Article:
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Pediatrics. 2014 Jul;134(1):e210-9. doi: 10.1542/peds.2014-0180. Epub 2014 Jun 9.

Classification system for the Sudden Unexpected Infant Death Case Registry and its application.

Author information

1
Division of Reproductive Health, Centers for Disease Control and Prevention, Atlanta, Georgia; ayn9@cdc.gov.
2
Division of Reproductive Health, Centers for Disease Control and Prevention, Atlanta, Georgia;
3
Oak Ridge Institute for Science and Education (ORISE) Research Participant Program, Division of Reproductive Health, Centers for Disease Control and Prevention, Atlanta, Georgia;
4
DB Consulting Group, Inc., Atlanta, Georgia;
5
Division of Vital Statistics, National Center for Health Statistics, Centers for Disease Control and Prevention, Hyattsville, Maryland;
6
Office of Chief Medical Examiner, State of New Hampshire, New Hampshire;
7
National Center for Child Death Review, Michigan Public Health Institute, Okemos, Michigan;
8
Departments of Family Medicine and Public Health Sciences, University of Virginia, Charlottesville, Virginia; and.
9
Division of Pediatric Allergy, Immunology and Pulmonary Medicine, Washington University, St Louis, Missouri.

Abstract

Sudden unexpected infant deaths (SUID) accounted for 1 in 3 postneonatal deaths in 2010. Sudden infant death syndrome and accidental sleep-related suffocation are among the most frequently reported types of SUID. The causes of these SUID usually are not obvious before a medico-legal investigation and may remain unexplained even after investigation. Lack of consistent investigation practices and an autopsy marker make it difficult to distinguish sudden infant death syndrome from other SUID. Standardized categories might assist in differentiating SUID subtypes and allow for more accurate monitoring of the magnitude of SUID, as well as an enhanced ability to characterize the highest risk groups. To capture information about the extent to which cases are thoroughly investigated and how factors like unsafe sleep may contribute to deaths, CDC created a multistate SUID Case Registry in 2009. As part of the registry, the Centers for Disease Control and Prevention developed a classification system that recognizes the uncertainty about how suffocation or asphyxiation may contribute to death and that accounts for unknown and incomplete information about the death scene and autopsy. This report describes the classification system, including its definitions and decision-making algorithm, and applies the system to 436 US SUID cases that occurred in 2011 and were reported to the registry. These categories, although not replacing official cause-of-death determinations, allow local and state programs to track SUID subtypes, creating a valuable tool to identify gaps in investigation and inform SUID reduction strategies.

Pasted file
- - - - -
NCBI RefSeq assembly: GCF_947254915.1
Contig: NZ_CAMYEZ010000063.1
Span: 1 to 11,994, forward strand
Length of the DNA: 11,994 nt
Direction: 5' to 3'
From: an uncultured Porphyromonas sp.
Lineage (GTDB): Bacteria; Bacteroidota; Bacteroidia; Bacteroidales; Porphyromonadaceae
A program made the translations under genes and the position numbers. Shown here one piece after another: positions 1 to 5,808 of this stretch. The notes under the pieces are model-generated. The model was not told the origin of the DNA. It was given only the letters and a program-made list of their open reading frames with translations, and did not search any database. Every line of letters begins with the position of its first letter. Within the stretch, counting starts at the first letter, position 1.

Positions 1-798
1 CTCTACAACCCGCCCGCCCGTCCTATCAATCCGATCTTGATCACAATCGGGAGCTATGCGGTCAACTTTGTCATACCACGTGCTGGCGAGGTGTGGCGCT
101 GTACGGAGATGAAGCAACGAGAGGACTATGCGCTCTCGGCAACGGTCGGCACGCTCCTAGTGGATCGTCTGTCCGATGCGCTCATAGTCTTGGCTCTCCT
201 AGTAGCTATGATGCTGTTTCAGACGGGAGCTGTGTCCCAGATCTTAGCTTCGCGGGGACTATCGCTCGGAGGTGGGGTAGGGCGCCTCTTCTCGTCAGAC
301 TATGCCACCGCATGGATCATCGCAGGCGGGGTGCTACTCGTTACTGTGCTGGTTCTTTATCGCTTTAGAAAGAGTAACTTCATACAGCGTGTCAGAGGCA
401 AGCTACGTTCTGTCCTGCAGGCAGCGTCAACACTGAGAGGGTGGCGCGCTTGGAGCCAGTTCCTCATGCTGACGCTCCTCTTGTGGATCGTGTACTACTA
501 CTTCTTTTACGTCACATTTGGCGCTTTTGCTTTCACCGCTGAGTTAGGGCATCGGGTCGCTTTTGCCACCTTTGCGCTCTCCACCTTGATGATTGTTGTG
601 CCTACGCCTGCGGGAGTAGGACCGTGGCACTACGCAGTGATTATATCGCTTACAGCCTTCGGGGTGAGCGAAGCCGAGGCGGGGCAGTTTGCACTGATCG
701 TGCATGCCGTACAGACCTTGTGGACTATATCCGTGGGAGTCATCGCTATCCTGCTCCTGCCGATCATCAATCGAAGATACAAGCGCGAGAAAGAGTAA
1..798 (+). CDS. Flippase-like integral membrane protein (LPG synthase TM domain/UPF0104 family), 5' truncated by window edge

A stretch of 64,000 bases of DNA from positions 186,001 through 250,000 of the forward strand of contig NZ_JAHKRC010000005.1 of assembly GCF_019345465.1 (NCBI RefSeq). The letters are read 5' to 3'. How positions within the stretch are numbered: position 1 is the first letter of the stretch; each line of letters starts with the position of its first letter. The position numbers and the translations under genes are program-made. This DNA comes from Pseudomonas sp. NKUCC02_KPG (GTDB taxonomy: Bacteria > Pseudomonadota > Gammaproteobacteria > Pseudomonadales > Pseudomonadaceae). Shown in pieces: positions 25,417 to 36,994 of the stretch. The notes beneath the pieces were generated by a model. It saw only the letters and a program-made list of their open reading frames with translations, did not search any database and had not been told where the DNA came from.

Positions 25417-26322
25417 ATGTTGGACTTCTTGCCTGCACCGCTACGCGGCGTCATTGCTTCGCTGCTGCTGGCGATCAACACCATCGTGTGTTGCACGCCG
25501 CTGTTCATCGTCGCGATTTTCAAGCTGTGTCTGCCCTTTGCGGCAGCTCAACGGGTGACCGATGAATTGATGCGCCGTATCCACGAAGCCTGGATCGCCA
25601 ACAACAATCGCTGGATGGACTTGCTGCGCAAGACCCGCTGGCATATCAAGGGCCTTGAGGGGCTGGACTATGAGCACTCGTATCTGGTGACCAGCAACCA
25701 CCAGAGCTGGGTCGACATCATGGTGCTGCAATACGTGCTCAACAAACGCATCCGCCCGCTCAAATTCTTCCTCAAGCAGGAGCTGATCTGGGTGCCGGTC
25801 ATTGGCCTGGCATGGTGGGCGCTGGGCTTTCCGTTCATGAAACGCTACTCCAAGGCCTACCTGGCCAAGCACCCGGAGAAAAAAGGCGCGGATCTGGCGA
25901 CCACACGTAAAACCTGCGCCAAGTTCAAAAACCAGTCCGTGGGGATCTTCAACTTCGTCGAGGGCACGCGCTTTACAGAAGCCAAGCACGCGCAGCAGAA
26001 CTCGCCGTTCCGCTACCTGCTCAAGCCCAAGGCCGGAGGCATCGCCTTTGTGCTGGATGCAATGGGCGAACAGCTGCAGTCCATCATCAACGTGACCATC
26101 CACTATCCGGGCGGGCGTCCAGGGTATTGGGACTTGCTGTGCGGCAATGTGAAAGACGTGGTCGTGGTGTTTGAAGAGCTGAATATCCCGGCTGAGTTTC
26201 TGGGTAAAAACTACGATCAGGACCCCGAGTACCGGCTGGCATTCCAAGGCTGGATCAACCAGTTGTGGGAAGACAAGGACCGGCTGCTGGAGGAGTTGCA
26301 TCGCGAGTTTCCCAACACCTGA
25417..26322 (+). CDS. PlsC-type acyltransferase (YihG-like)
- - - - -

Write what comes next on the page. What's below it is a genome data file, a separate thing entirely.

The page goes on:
KEYWORDS:

accidental suffocation; child death review; classification; infant mortality; sudden infant death syndrome; sudden unexpected infant death; surveillance

PMID:
24913798
PMCID:
PMC4311566
DOI:
10.1542/peds.2014-0180
[Indexed for MEDLINE]
Free PMC Article
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